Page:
Digesting the Gender and Sexuality in Information Studies Colloquium

Most of the conferences I go to are technology ones that are focused on practical applications and knowledge sharing on how we have solved specific technical problems or figured out new, more efficient ways to do old things. It’s been a long time since I’ve been to a conference that’s about broader ideas and a much longer time since I’ve been to an academic conference. This was outside my comfort zone and it was an extremely worthwhile experience.

I was unbelievably excited to see the program for the first Gender and Sexuality in Information Studies colloquium. Also, as Emily Drabinski and Lisa Sloniowski  were involved, so I knew it was going to be great.

There were 100 attendees. I’d estimate that library and information studies professors and PhD students made up 50%, library school  grad students made up 25%, and the other 25% of us were practioners, who work almost exclusively in academic settings. The conference participants had the best selection of glasses, and I was inspired to document some of them.

The program was great and I had a very hard time picking which of the 3 streams I wanted to attend. A few people scampered between rooms to catch papers in different streams. Program highlights for me was the panel on porn in the library and the panel on gender and content. My thoughts on the porn in the library panel became a bit long, so I’ll post those tomorrow.

In my opinion it was a shame that most of the presenters defaulted to a traditional academic style of conference presentation, that is, they stood at the front of the room and read their papers to the audience without making much eye contact. For me the language was sometimes unnecessarily dense and that many of the theoretical concepts discussed would’ve been more successful if expressed in plain English.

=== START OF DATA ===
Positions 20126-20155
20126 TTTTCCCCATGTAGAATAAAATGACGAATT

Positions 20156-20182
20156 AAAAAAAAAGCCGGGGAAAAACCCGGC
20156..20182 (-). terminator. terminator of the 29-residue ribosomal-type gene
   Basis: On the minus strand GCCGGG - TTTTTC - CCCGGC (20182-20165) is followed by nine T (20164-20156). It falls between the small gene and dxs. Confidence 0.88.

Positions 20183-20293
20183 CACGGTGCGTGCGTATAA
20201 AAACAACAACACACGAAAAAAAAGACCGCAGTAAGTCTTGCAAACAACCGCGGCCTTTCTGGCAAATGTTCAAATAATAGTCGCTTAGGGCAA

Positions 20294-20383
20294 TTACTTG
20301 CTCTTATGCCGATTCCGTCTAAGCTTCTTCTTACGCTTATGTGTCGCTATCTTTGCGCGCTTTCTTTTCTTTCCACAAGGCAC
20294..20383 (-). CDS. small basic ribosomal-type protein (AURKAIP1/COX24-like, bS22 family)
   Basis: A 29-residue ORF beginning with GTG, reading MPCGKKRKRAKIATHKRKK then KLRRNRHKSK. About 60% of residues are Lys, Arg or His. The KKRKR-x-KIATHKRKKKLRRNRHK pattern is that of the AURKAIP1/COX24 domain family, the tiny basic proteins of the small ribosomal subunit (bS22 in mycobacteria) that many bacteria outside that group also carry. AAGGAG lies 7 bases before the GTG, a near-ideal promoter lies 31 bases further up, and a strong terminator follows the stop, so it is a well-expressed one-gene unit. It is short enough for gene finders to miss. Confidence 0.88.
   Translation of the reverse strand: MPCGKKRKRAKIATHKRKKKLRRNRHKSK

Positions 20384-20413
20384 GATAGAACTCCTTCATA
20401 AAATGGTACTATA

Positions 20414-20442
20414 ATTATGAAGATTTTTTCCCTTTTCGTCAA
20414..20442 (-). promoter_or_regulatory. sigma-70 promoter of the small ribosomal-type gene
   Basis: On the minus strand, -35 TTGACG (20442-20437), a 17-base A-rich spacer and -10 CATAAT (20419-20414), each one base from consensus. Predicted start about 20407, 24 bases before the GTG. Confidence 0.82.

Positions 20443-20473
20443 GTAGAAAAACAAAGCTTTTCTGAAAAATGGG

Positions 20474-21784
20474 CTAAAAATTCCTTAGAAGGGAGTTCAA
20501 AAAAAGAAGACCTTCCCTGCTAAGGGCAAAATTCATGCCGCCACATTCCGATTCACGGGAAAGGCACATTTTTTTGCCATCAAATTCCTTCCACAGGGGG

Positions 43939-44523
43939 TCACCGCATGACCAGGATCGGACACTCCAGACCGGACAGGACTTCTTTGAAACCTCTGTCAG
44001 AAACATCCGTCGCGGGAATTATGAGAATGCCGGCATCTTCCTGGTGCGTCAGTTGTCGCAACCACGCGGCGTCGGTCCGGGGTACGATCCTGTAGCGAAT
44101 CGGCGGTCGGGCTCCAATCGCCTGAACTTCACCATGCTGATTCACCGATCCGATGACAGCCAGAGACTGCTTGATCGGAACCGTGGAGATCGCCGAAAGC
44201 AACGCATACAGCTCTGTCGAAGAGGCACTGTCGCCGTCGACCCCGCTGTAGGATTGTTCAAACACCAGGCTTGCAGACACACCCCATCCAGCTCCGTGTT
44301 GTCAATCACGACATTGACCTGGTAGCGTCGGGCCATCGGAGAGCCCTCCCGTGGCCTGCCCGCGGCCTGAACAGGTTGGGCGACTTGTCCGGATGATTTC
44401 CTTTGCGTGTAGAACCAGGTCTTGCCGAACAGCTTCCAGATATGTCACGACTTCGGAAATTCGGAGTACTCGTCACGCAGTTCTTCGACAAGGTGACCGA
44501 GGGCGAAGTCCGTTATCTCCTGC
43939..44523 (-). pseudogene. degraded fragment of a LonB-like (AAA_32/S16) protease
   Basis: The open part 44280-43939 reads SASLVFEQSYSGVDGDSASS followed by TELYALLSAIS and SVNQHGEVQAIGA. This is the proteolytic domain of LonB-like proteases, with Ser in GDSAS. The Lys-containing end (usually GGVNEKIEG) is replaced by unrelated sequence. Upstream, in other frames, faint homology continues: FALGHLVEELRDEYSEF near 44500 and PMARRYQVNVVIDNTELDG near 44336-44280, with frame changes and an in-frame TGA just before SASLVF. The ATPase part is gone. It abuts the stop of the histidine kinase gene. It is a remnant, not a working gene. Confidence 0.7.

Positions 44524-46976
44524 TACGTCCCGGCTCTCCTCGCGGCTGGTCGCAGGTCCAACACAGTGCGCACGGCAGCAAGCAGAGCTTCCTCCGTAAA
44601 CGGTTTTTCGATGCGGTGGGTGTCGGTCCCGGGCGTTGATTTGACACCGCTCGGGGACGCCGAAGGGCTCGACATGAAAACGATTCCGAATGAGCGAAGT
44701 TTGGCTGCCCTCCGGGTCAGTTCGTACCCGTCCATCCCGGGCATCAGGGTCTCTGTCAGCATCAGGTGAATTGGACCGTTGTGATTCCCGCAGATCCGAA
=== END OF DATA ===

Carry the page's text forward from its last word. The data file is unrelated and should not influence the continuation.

I was also disappointed that there wasn’t a plan to post the papers online. Lisa explained to me that for those librarians and scholars in a university environment publications are important to tenure and promotion. Conference presentations count, but not as much as peer reviewed publications, which don’t count as much as book publications. I know there’s a plan in the works for a edition of Library Trends that will be published in 2 years. Also, I know from the interest on Twitter that there are many people who weren’t able to travel to Toronto and attend in person who are very hungry to read these papers. For the technology conferences I go to it is standard to share as much as possible: to livestream the conference, to archive the Twitter stream, and to post presentations online and made code public too. I hope that most of the presenters will figure out a way to share their work openly without it costing them in academic prestige. There’s got to be a way to do this.

There was a really magical feeling at this first colloquium on gender and sexuality in LIS. Everyone brought their smarts, ideas and generous spirits. I think a lot of us have been starved for this kind of environment, engagement and community.

My brain, heart and sinuses are full. I’m exhausted and heading home to Vancouver. This one day of connections and ideas will keep me going for another year. Kudos to the organizers Emily Drabinski, Patrick Keilty and Litwin Books for organizing this. I’m hungry for more.

One thought on “Digesting the Gender and Sexuality in Information Studies Colloquium”

  1. Thanks so much for writing about this, Tara! Overall, it sounds like it was a great conference. I’m certainly one of the people who would love to read those papers – it’s a bit surprising that there are no plans to post them online. Looking forward to your next post!

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